DENVER, Colo. (CBS4) – State regulators delivered a blow to supporters of social marijuana use in the city of Denver.
Just days after Denver voters passed a measure allowing public consumption at certain businesses, the Colorado Department of Revenue enacted a new regulation prohibiting cannabis use in bars.
Results show 53.5f percent of Denver voters decided in favor of Initiative 300, which will allow local businesses to apply for permits for public cannabis consumption beginning in late January.
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The initiative was designed to make it legal for customers to bring in and use their own marijuana products in permitted establishments like bars, restaurants, coffee shops, and even yoga studios.
State officials, however, decided on Friday that no permits will be given to any establishment that sells alcohol.
Challys Maybee, a bar patron who consumes cannabis, had mixed feelings on the topic.
"Tourists (and) everyone needs a safe place where they can exercise their rights," Maybee told CBS4's Melissa Garcia. "But in a bar, it's definitely an imposition on other people's rights. Not everyone is for marijuana."
Some liquor industry professionals agree with the state's new rule.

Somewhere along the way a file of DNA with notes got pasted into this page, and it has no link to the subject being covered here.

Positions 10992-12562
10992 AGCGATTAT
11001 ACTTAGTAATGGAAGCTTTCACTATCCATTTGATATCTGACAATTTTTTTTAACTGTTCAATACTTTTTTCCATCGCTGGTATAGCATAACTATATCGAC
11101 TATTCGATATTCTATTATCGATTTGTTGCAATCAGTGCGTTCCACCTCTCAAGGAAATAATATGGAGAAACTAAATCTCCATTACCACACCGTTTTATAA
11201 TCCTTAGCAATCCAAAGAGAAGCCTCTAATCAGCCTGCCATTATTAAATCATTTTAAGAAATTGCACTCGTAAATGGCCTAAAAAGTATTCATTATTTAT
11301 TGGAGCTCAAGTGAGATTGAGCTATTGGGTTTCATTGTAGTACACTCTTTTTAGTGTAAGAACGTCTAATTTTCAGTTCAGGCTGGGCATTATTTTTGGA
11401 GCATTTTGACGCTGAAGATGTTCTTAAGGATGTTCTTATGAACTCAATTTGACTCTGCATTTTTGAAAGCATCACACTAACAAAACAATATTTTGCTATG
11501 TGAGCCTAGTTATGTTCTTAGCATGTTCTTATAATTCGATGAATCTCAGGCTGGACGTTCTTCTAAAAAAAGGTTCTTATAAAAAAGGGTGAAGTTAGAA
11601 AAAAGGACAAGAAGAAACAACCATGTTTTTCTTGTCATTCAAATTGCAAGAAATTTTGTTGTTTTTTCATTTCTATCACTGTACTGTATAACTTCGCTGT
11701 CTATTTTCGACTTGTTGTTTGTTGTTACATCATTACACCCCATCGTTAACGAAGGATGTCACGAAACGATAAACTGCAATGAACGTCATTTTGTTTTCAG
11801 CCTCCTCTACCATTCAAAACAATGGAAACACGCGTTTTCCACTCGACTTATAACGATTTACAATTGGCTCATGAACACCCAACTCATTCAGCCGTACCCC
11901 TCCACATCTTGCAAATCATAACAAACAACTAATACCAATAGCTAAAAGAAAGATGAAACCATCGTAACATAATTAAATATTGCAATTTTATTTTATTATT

"It's better to just have (cannabis consumption) at a separate location," said Peter Penzenstadler, a bartender at Sancho's Broken Arrow.
Penzenstadler said that allowing marijuana use in bars could present a challenge in keeping patrons safe.
"Alcohol messes up people well enough. (If you) add marijuana to it, we can't be in control of the customers for a safety standard as well," Penzenstadler added.
In its decision to deny permits for liquor licensees, the state's liquor enforcement division cited public health studies showing higher impairment and an increased risk of car crashes in people using alcohol and marijuana together as opposed to using either one alone.
Some cannabis advocates, however, disagreed with that perspective.
"It's funny how they spin things," said Wanda James, a long-time restauranteur and CEO of Simply Pure Dispensary in Denver's LoHi neighborhood.
James said that residents and tourists should have a safe and legal place to responsibly consume cannabis as well as alcohol.
"We've legalized cannabis. People are excited to come in record numbers, and come to Denver and come to Colorado and spend money. And then when they come here and legally buy cannabis, we then treat them as criminals because there is nowhere for them to consume here in Denver," said James.
Mason Tvert, a cannabis activist and proponent of Initiative 300, said the new state restriction still leaves many other businesses eligible for consumption permits.
Tvert said that initiative advocates planned to take steps to get the new city law to trump the new state regulation.
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